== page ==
While the state and local government spending numbers are suspicious to say the least, far more suspicious is the corporate profits component of the GDP report. Before-tax corporate profits supposedly increased $67.6 billion or by 5.7% quarterly. This was the biggest increase in four years and even larger than the 5.3% gain in the first quarter. You may be wondering how can corporate profits increase by large amounts during the worst recession since the 1930s? Quite simply, they can't. Even worse, proof of the inaccuracy of these numbers is supported by the net cash flow figures in the GDP report. These fell by $26.9 billion. Companies that are actually making money generate cash. Those who are lying about making money don't. This is what happened with Enron. It claimed to have substantial profits, but its cash flow indicated that it didn't. While this smoking gun was right there is the published figures, Wall Street and the mainstream financial media talked up the stock almost to the day that the company declared bankruptcy.

Other components from the report indicate an economy that is in extremely bad shape. Amazingly, even though corporations are making those huge profits, business investment fell 10.9% after plunging at a record depression level 39.2% annual rate in the first quarter. Another impossible statistic in the report is disposable income for consumers. The GDP report claims this went up 3.8% despite the severe recession. However, according to the report the savings rate rose 5.0%, which means that this increased fantasy income wasn't flowing into the economy. Exports, which the Fed and economists have pointed to as one of the cornerstones of the 'resurgent' economy, fell 5%. Imports fell 15.1%. Collapsing trade is a sign of a sick economy. Even though we have heard repeatedly from the media and the Fed that the U.S. real estate market has bottomed, investments in housing fell for the 14th consecutive quarter, dropping at a 22.8% annual rate -that's some recovery all right.

Also contradicting the government's 'economy is getting better' PR blitz, is the continuing failures of U.S. banks. This problem hasn't been solved, it has merely been swept under the rug. The FDIC's deposit fund will be running out of money sometime later this year. It would have run out of money last year if it had to pay off for either the Washington Mutual or Wachovia failures. Both were handled outside the system with the U.S. Treasury making guarantees for the acquiring banks. So far 81 banks have failed this year and the number of banks on the FDIC's troubled list is now 416 (up from 305 at the end of the first quarter). This is the largest number since the Savings and Loan Crisis. Banks insured by the FDIC swung to a total quarterly loss of $3.7 billion in Q2. It looks like we can expect a lot more bank failures in the future.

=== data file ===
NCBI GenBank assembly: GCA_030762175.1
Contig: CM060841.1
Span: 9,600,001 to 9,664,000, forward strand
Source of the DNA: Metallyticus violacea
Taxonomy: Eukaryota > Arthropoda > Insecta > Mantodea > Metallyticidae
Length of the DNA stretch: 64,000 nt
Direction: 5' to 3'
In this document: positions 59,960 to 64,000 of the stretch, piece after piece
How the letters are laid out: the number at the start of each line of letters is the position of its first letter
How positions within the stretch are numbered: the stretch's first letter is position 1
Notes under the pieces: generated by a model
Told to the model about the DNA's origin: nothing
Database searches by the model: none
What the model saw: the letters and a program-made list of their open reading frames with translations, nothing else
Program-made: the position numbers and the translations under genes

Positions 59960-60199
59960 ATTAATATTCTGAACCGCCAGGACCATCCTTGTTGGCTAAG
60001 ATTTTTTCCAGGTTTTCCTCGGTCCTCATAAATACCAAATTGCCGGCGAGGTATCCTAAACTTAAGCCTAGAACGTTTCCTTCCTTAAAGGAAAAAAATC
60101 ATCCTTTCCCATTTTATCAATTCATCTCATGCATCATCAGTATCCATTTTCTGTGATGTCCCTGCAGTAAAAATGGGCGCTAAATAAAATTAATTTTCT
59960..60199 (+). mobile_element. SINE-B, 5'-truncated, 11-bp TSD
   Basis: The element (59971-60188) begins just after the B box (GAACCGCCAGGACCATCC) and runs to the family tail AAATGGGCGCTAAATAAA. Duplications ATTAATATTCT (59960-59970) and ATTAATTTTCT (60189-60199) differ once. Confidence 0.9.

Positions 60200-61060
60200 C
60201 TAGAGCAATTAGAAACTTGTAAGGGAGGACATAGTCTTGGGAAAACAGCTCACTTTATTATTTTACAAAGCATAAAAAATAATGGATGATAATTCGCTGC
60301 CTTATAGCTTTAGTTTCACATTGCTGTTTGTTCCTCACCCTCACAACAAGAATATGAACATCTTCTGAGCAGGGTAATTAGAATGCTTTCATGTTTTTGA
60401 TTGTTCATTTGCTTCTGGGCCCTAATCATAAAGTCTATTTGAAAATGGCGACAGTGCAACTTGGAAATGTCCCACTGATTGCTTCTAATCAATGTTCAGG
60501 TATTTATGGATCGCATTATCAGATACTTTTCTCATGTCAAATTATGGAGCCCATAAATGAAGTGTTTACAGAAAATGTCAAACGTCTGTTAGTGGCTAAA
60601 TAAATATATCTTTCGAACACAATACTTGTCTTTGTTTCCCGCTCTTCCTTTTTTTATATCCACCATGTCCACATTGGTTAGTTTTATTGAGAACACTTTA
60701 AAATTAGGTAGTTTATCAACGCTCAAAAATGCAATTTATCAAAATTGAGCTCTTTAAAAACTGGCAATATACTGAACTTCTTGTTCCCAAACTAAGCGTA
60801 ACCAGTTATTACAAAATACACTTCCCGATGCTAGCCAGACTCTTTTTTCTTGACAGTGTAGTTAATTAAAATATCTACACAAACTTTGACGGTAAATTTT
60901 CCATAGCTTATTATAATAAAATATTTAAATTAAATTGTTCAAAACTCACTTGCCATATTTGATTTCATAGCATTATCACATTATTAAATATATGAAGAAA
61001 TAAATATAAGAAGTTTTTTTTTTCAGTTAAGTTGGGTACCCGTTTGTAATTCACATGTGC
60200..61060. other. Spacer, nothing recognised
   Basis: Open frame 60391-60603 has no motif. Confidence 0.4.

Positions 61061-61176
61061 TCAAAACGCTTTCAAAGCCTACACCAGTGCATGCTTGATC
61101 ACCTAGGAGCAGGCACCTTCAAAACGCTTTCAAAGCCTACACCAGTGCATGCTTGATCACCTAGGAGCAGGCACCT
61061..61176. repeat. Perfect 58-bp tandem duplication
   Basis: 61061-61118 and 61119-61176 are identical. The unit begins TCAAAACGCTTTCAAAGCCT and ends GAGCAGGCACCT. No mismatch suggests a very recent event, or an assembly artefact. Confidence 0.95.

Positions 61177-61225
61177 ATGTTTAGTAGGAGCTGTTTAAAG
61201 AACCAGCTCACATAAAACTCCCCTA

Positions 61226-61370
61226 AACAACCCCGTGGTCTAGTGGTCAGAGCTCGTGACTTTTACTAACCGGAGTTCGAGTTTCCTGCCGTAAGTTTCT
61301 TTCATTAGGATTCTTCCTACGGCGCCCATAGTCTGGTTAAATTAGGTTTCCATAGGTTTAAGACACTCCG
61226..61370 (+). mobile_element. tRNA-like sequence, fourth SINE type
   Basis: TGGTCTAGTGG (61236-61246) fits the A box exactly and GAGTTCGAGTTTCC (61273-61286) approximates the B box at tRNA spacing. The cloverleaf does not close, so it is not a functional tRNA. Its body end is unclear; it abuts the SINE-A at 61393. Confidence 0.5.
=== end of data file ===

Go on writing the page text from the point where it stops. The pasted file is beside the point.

NEXT: Commodities, the Dollar and More Government Fantasy

Daryl Montgomery
Organizer,New York Investing meetup
http://investing.meetup.com/21


This posting is editorial opinion. Like all other postings for this blog, there is no intention to endorse the purchase or sale of any security.






Wednesday, August 26, 2009

Consumer Confidence Game and Housing's False Bottom

The 'Helicopter Economics Investing Guide' is meant to help educate people on how to make profitable investing choices in the current economic environment. In addition to the term helicopter economics, we have also coined the term, helicopternomics, to describe the current monetary and fiscal policies of the U.S. government and to update the old-fashioned term wheelbarrow economics.

Our Video Related to this Blog:

Signs of a "resurgent economy" are everywhere - at least if you believe the reporting of the mainstream media. The "recession appears to be over" and "the U.S. economic ship is finally righting itself" according to one 'expert' after another quoted in news articles. Examination of the data backing up these claims indicates the truth might be quite different. While there was supposedly 'good news' on consumer confidence and housing prices yesterday (as long as you didn't look too closely at the numbers), it was little noticed that the White House raised its projected budget deficits to a total $9 trillion between 2010 and 2019. The budget deficits for the next decade will only be this good as long as the economy is growing at a robust pace and inflation remains unusually low. This is the most optimistic possibility imaginable, with imagine being the key concept here.